Yonsei Medical Journal 07/2014; 55(4):871-8. DOI:10.3349/ymj.2014.55.4.871 · 1.29 Impact Factor
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    • "A considerable number of patients with equivocal findings are referred for surgery despite histopathological evaluation of the nodule after surgery revealing no malignancy [4]. It is estimated that around 75 000 surgeries for nodules with undetermined diagnoses are performed each year in the United States alone [8]; therefore, with a sound systematic approach, at least one third of these operations could be avoided [9]. Decision support systems that take advantage of computerized learning algorithms have been successfully applied in many areas of medicine and these have yielded diagnostic rates comparable or sometimes exceeding sophisticated diagnostic techniques and the clinical judgment of the physician [10] [11] [12] [13]. "
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    ABSTRACT: Purpose. We sought to investigate the utility of classification and regression trees (CART) classifier to differentiate benign from malignant nodules in patients referred for thyroid surgery. Methods. Clinical and demographic data of 271 patients referred to the Sadoughi Hospital during 2006–2011 were collected. In a two-step approach, a CART classifier was employed to differentiate patients with a high versus low risk of thyroid malignancy. The first step served as the screening procedure and was tailored to produce as few false negatives as possible. The second step identified those with the lowest risk of malignancy, chosen from a high risk population. Sensitivity, specificity, positive and negative predictive values (PPV and NPV) of the optimal tree were calculated. Results. In the first step, age, sex, and nodule size contributed to the optimal tree. Ultrasonographic features were employed in the second step with hypoechogenicity and/or microcalcifications yielding the highest discriminatory ability. The combined tree produced a sensitivity and specificity of 80.0% (95% CI: 29.9–98.9) and 94.1% (95% CI: 78.9–99.0), respectively. NPV and PPV were 66.7% (41.1–85.6) and 97.0% (82.5–99.8), respectively. Conclusion. CART classifier reliably identifies patients with a low risk of malignancy who can avoid unnecessary surgery.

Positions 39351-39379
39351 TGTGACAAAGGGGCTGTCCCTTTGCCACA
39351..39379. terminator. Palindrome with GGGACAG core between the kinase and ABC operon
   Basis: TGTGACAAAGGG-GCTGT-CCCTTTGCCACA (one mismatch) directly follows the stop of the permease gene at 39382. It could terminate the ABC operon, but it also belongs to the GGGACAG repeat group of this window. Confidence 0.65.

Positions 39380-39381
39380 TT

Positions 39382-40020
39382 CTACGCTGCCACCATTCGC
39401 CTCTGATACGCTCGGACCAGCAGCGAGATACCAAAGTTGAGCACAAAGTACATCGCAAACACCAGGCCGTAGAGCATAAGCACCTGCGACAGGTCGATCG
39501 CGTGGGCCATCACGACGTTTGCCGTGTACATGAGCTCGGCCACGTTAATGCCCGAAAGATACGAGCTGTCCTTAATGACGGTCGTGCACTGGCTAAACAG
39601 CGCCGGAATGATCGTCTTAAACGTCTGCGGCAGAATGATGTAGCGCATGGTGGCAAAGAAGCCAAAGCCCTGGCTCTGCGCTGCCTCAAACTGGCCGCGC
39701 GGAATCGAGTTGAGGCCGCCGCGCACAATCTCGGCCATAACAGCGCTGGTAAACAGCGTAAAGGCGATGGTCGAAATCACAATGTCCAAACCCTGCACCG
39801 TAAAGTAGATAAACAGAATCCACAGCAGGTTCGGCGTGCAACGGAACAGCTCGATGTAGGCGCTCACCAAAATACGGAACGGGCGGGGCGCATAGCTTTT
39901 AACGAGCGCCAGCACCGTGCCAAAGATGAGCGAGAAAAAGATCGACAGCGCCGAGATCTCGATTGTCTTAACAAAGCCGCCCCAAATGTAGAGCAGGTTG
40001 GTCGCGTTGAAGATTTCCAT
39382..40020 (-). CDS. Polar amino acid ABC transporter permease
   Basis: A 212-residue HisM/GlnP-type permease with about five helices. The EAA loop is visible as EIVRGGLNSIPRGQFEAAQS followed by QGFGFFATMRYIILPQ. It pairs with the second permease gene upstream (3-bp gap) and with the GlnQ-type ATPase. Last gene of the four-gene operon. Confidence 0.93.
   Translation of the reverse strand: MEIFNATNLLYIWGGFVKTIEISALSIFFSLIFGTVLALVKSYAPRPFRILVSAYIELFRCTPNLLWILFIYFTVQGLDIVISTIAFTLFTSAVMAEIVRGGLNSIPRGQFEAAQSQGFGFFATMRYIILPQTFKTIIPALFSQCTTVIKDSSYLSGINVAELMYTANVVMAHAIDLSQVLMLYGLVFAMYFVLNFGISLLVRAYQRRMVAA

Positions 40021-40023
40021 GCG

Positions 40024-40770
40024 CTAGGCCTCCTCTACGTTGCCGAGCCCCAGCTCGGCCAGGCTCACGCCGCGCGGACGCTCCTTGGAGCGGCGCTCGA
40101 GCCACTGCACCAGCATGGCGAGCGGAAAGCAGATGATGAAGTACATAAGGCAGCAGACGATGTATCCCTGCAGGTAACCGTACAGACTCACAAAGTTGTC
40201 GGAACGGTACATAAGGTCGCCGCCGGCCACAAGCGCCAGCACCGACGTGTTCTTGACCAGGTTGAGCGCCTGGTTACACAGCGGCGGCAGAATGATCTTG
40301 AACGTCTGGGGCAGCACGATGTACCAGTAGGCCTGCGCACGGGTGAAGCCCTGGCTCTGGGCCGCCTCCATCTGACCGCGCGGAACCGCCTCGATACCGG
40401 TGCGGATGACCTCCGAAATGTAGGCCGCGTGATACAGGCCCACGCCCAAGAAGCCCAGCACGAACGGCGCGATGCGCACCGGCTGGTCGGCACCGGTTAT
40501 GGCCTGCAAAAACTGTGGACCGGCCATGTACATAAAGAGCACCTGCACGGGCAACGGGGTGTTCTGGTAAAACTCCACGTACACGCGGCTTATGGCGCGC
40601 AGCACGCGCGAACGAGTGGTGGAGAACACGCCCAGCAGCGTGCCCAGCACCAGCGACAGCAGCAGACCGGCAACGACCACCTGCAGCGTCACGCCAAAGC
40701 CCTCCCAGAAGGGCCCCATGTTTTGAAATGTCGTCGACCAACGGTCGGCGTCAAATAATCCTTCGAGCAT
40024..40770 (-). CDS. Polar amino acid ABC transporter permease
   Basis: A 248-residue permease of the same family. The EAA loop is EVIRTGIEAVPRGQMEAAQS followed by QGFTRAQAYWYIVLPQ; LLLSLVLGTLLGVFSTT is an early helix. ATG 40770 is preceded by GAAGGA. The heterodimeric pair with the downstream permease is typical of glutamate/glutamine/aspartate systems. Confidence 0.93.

Journal of Thyroid Research 09/2013; 2013:983953. DOI:10.1155/2013/983953
    • "In order to avoid diagnostic surgery on benign thyroid nodules with indeterminate FNA cytopathology, pre-operative FNA-based genomics tests should predict a risk of malignancy comparable to the risk of malignancy in a cytologically benign nodule that is resected (“approximately 5% or less”).8 At this level of risk, physicians can confidently recommend clinical and sonographic monitoring in lieu of thyroid resection as they do for cytologically benign nodules under current clinical management schemas.9 Recent reviews have evaluated known gene mutation marker panels associated with thyroid malignancy and the Afirma GEC towards this end.10,11,12 "
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    ABSTRACT: Ruling out malignancy in thyroid nodules historically depended on thyroid resection and histopathological evaluation until fine needle aspiration (FNA) biopsy was introduced into the United States in the 1970's. Thyroid FNA biopsy identified a majority of thyroid nodules as benign, obviating the need for surgery in over half of the patients. However, 15%-30% of thyroid FNAs have indeterminate cytology that still requires operation, even though most of these operated nodules prove to be benign post-operatively. In order to predict which cytologically indeterminate thyroid nodules are benign and to potentially avoid surgery on these nodules, a recently described commercially available Gene Expression Classifier (GEC) test (Afirma®, Veracyte, Inc., South San Francisco, CA) has been developed that can be run on the FNA sample. This paper reviews the published literature and technology assessments/guidelines by independent parties and professional groups regarding the clinical utility as well as the analytic and clinical validity of the Afirma GEC.
    PLoS Currents 02/2013; 5. DOI:10.1371/currents.eogt.e557cbb5c7e4f66568ce582a373057e7